The introduction of double points for the final round of a Formula 1 season was met with universal backlash from fans of the sport. It was the answer to a question which no-one had posed. Nobody saw it coming.
It came about, of course, as a ploy to keep the championship fight alive for longer and in turn increase Formula 1’s revenue – more interest, more money. But naturally those with an ounce of common sense were quick to point out the obvious. Yes, the 2013 season ended with a whimper after the Sebastian Vettel and Red Bull roadshow kicked into action. The reaction of the majority was to congratulate that particular double act and acknowledge that they had simply done a better job than their rivals. In five of the previous seven years, the title fight had gone down to the final round with two of them being nail-biting thrillers as the crown ebbed and flowed between two rivals.
The rule to introduce double points was a decision made by Formula 1 teams, Formula One Management and the FIA. Opinion in the Formula 1 paddock is split over the rule change. Those with pre-determined agendas have naturally been supportive; others such as Kimi Räikkönen and Felipe Massa have been ambivalent, while reigning champion Vettel is completely in opposition to the rule. Mercedes boss Toto Wolff says that senior figures inside the sport did not expect such a negative reaction to the rule amendment.
“I think obviously the shitstorm we got afterwards was something not expected,” Wolff said at the first test at Jerez last week.
"Was it the right move or not? 99 per cent of our fans and spectators, and this is what counts, told us it was the wrong move so perhaps it is something to revisit.”
“There is a lot to criticise but things need to be done, and with the audience dropping you need to try out things. This maybe wasn't the right thing, but maybe we need to find out.”
Caterham’s Tony Fernandes labelled the decision a “fake fix,” while Christian Horner also spoke out against the change.
“I think of course the fans' opinions matter but I don't think it's any secret that I wasn't particularly in favour of it,” he said at Jerez.
“I can understand why the governing body and the promoter are keen to keep the championship alive, or hoping the championship is kept alive until the end of the last race.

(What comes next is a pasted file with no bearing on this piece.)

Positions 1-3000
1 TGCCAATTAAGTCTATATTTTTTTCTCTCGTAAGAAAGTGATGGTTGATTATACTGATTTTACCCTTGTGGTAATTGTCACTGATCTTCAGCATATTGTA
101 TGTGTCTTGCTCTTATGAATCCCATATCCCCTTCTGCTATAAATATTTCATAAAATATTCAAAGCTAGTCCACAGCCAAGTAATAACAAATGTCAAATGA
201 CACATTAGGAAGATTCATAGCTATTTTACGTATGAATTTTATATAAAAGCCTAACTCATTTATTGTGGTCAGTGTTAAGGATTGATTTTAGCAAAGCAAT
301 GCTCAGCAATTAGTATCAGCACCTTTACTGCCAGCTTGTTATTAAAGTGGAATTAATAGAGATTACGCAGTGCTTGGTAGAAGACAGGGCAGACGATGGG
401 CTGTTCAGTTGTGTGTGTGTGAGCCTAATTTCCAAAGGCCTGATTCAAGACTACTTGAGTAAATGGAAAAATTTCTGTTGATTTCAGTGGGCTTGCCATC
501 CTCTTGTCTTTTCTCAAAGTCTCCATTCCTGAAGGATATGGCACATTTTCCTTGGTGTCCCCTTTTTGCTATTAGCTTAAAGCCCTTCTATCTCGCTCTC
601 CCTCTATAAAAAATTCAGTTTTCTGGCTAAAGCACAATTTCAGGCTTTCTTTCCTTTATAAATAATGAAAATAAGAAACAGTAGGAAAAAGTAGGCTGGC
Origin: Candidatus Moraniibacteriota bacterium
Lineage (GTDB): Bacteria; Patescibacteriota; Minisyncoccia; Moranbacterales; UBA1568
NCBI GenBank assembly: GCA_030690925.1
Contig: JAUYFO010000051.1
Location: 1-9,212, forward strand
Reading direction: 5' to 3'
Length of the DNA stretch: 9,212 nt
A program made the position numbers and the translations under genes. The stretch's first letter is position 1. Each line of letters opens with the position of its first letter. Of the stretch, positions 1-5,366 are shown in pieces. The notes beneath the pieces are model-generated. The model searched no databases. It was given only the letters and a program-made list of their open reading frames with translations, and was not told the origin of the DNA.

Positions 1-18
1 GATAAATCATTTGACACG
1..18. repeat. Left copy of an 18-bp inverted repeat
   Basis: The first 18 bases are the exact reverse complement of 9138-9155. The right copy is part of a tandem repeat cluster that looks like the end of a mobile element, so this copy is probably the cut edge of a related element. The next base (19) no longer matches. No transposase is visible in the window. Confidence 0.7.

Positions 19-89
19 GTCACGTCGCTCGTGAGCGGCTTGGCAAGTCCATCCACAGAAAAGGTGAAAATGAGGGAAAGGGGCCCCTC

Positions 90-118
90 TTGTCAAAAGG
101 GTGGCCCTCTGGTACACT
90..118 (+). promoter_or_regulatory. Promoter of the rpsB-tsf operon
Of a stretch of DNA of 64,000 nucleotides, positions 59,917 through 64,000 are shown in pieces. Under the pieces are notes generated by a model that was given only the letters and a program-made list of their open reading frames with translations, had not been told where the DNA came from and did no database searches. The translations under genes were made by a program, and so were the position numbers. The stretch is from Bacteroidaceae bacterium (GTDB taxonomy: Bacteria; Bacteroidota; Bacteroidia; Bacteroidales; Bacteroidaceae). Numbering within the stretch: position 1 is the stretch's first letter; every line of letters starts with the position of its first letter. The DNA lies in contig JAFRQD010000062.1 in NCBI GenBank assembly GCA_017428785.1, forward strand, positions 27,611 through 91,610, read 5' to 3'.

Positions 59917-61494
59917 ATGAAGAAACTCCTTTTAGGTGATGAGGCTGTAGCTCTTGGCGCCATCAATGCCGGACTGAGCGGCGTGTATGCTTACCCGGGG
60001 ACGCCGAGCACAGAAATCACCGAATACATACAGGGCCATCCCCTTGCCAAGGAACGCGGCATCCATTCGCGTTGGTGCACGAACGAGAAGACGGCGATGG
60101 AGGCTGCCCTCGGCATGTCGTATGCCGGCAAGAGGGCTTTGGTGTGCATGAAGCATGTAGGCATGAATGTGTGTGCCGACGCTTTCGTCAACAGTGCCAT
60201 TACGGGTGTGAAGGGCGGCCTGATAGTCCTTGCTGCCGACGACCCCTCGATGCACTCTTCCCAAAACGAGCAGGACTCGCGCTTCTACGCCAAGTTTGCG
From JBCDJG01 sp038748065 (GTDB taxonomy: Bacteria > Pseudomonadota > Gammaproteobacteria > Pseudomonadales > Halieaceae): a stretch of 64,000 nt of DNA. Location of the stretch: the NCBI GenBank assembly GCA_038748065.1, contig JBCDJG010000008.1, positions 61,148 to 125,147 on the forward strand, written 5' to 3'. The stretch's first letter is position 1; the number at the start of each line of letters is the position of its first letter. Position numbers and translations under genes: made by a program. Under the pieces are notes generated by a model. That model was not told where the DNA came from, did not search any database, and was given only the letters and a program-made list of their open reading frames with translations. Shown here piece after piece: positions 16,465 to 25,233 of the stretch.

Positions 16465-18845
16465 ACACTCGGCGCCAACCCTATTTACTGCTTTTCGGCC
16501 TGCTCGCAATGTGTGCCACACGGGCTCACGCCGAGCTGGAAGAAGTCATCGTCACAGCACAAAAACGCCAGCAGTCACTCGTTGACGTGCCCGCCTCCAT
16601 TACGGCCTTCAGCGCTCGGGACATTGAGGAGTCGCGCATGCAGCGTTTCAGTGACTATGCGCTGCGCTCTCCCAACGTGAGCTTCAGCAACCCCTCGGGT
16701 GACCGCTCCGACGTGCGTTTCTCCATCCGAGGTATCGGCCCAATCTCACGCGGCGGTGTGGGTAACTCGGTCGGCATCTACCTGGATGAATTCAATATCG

"But two out of the last four years have gone to the last race under the previous points scoring system. We need to look at three for argument's sake, to take away an element of lottery over that last race.”
It’s little surprise to hear Horner echoing Bernie Ecclestone’s comments, but in his words he does have a point (excuse the pun).
When the news broke about double points, Red Bull’s Helmut Marko revealed that the original plan was for double points for the last four races of the year.
While not having double points would be the most preferable solution, it’s highly unlikely to be dropped prior to the start of the year. As it’s here to stay, double points for the final four races would at least remove the lottery element from the season finale. The title may well be wrapped up by mid-November, but it’s feasible that a driver could lose a lead between 25 and 49 points in Abu Dhabi, thanks to matters outside of his control. It filters down the grid too. A midfield team could leap ahead of a rival thanks to a good result, which would lead to the question of whether it would be deserved.
Equally, there’s the circuit in hand. Double points are unpopular, but it’s accentuated by the season finale taking place in Abu Dhabi, a circuit regarded as the polar opposite of the classics adored by Formula 1 fans.
Horner’s proposal is a good idea in the circumstances. But let’s go one step further. Double points could be awarded to the classic races, or the toughest races. Races in Monaco, Britain, Belgium, Italy and Singapore are either regarded as iconic events, or the toughest to win. So why not make a couple of those races double points as well? Or even allow teams’ joker races to nominate for double points once or twice a year, prior to that particular race weekend?
Having double points races towards the end of the year rewards those who have either started poorly or developed strongly as the season has progressed. At this moment in time, Mercedes teams might feel confident in nominating an early flyaway race for double points, while Renault’s customers may wish to wait. It would add another psychological element to the championship battle – go early and try and get a lead or wait until later and play catch-up.
More double points races or joker rounds is of course a totally barmy concept completely at odds with the history of the sport, but in the circumstances they might just be a better solution to the current situation.